The NFL Owners Take Their Ball and Go Home

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NFL Commissioner Roger Goodell (l) represents the NFL Owners, DeMaurice Smith (r) represents the NFL players… who is representing the fans? (Photo Courtesy: Associated Press)

The Green Bay Packers won the first ever Super Bowl. They may have also won the last ever Super Bowl if yesterday’s meeting between the NFL owners’ and the NFLPA was any indication. Good bye, NFL… It was fun while it lasted.

The NFL owners walked out of a negotiating session with the NFLPA yesterday after only a brief period of negotiations . The session was scheduled for seven hours. The player’s association plopped a proposal on the table and the owners’ group got up and walked away. That’s not a negotiation… that’s a group of people (the owners) putting up a front to make it look like they want to make a deal, when in reality, they want to play hard ball.

If you have read Herb Cohen’s “You Can Negotiate Anything” you know a successful negotiation is one where both parties walk away satisfied. Negotiations are a give and take, not a give and leave the room in a huff. If a party is so incensed over an initial offer, either the offer was insulting or the party in question had no real desire to negotiate. The owners got angry at the initial proposal of a 50% percent cut for the players of “total revenue”. The owners heard this as “all revenue”. It appears they didn’t even stay in the room long enough to hear the explanation from the NFLPA.

The players offered to just settle at 50% and not ask to see the owners’ financial records. Part of me thinks the owners should have taken it and signed the deal. Once their books are open for all to see, there will be little sympathy from the paying public… especially the 10% or so who are out of work right now. NFL owners have franchises that are worth billionsto hundreds of millions of dollars. On the flip side, NFL players make hundreds of thousands to millions of dollars per year to play a game. Somehow, I don’t think the player’s are getting any sympathy, either. This is a battle of billionaires vs. millionaires and Joe Lunchbucket NFL fan is caught in the middle.

The NFL owners got particularly angry at the NFLPA’s use of American Rights at Work to show how NFL cities will lose $150 million per game and how 150,000 people will be put out of work by a lockout . The owners are accusing the players of using these figures as a “publicity stunt”, but the reality is… IT’S REALITY. Saying 150,000 people will be out of work by a lockout is pretty much a fact when you consider ticket takers, ushers, concession workers, NFL team administrative staff, cameramen, officials, etc. Let’s not forget how much money is tied up in Fantasy Football and wagering on NFL games.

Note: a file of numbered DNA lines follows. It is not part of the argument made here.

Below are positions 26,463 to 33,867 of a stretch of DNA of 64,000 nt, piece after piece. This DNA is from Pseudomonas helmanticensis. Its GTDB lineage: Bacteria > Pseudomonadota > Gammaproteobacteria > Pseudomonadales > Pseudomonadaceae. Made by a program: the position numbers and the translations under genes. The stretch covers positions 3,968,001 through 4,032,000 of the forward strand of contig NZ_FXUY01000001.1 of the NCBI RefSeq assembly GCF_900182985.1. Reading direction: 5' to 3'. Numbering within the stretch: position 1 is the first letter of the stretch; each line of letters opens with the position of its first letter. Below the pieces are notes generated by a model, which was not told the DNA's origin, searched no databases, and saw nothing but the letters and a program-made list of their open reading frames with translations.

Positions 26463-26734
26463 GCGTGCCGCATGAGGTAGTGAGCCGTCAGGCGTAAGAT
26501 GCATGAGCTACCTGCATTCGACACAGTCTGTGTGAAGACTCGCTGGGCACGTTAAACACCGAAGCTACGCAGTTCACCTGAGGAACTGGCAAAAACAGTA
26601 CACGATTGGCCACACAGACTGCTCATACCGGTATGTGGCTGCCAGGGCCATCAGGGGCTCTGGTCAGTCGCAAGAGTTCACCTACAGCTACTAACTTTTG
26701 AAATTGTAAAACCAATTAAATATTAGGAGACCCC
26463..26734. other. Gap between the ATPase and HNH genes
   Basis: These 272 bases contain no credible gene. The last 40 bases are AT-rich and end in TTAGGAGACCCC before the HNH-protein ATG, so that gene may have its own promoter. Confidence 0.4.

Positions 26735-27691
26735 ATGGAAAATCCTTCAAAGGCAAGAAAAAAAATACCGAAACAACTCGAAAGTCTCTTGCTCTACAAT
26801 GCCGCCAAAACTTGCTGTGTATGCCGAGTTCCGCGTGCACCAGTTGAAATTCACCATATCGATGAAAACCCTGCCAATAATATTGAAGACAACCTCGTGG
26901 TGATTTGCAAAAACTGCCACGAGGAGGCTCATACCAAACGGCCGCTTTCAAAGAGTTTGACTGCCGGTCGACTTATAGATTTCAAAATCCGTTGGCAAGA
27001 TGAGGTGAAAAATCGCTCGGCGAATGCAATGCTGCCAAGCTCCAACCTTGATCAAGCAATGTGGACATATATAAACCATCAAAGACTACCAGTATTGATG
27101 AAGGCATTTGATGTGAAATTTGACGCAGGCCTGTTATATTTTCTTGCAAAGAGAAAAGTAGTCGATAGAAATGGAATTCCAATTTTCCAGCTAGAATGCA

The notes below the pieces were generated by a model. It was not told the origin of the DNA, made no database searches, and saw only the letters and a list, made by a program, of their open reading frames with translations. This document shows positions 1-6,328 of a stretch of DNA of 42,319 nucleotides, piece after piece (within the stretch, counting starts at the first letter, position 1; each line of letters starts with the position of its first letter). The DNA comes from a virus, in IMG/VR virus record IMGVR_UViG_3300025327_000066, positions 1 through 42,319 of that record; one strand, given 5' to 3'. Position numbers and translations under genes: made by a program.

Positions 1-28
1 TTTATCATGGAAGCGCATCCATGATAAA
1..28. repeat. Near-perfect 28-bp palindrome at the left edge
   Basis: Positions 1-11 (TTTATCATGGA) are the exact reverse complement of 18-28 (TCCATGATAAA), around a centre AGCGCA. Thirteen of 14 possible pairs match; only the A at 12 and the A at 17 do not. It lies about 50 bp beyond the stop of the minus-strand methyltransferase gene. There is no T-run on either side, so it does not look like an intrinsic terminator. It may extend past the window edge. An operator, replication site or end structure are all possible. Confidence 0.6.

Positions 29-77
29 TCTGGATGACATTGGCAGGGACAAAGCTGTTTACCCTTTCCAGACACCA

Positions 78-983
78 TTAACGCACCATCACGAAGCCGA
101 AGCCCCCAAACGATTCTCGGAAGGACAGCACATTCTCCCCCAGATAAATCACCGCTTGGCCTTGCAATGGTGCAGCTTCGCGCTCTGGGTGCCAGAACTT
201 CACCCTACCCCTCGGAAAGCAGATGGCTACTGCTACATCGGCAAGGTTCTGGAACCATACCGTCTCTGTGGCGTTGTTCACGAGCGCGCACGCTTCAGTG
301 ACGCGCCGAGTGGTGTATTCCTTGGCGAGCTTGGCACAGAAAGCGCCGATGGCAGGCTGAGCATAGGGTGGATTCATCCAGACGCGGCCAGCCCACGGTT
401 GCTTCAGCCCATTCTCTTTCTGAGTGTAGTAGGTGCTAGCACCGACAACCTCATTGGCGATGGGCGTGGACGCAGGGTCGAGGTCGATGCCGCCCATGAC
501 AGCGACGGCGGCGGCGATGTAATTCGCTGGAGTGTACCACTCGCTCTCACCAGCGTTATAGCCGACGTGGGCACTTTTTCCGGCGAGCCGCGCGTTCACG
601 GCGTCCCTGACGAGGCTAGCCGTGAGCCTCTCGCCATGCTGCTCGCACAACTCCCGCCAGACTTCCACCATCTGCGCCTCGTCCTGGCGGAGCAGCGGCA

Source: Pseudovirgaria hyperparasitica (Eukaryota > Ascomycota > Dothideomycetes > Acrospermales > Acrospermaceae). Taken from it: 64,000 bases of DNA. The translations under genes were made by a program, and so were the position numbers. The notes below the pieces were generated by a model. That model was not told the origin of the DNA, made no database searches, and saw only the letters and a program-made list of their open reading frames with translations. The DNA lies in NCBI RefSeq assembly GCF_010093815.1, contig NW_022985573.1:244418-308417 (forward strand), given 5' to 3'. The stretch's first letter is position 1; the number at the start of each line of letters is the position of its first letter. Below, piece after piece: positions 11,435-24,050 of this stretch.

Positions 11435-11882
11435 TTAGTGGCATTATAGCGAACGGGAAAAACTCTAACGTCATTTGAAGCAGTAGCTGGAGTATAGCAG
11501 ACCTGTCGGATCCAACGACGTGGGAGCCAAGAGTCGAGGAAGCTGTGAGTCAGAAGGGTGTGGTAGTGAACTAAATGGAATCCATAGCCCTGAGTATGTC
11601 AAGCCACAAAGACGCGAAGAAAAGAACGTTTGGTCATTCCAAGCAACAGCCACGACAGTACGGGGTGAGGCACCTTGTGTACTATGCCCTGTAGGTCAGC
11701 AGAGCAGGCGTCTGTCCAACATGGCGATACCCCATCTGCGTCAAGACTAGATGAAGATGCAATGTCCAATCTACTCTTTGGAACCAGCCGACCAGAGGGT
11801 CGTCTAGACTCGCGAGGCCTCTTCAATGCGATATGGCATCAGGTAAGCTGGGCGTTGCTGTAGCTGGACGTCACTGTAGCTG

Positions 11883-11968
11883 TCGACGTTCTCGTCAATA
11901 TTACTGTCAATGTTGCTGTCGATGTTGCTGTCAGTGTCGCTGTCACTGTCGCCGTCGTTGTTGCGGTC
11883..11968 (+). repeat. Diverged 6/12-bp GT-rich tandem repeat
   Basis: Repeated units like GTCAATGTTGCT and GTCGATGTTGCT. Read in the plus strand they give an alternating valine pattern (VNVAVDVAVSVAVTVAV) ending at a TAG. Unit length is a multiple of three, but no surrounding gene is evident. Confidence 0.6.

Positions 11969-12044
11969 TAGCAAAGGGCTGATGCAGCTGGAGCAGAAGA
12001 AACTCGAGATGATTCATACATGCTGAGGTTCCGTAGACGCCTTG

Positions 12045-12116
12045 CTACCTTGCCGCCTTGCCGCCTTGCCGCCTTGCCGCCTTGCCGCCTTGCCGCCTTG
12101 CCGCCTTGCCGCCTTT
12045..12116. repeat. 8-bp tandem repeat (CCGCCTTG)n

It’s honestly hard to take up sides on this issue… again, it’s billionaires v. millionaires… and I’m currently not a millionaire (although I am hoping to change that Saturday night with the right Powerball numbers). But the players appear to want to work things out. The owners look like the villains here. How can ANY of them cry poverty?

NFL owers are guaranteed well over $100 million per year in revenue from the TV deal. Their player salary expenses are fixed by the salary cap… or was when there WAS a cap. The cap number is determined by the TV revenue. So when you consider adding the revenue from tickets, concessions, advertising, apparel, and other licensing rights, you would have to be an idiot to lose money. Yeah, yeah, I know… Dan Snyder… but besides Snyder, no NFL owner should be in the red after a season, not even Jacksonville. That’s why the NFL owners won’t open their books without a fight.

I’m not even going to get into the whole 16 vs. 18 game discussion… we’ll save that one for later!

So, the bottom line here is, if there is any kind of work stoppage in the NFL and games are indeed canceled, the NFL owners will have succeeded in severely wounding the most prosperous professional league on the planet. Face it, the NFL WILL lose fans over a work stoppage, and they won’t come back very easily. Baseball had to introduce interleague play and turn a blind eye to steroid usage to bring fans back. The NBA and NHL still haven’t recaptured their lost fan bases and probably never will.

The fact of the matter is people will find other things to do on Sunday afternoons. We all have six months to figure out what it will be.

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Article by John McKenzie

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  1. […] This post was mentioned on Twitter by Brian Clapp, Brian Clapp. Brian Clapp said: NFL Owners take their ball and go home, is walking away a tactic or just a front for something worse? #sportsbiz […]

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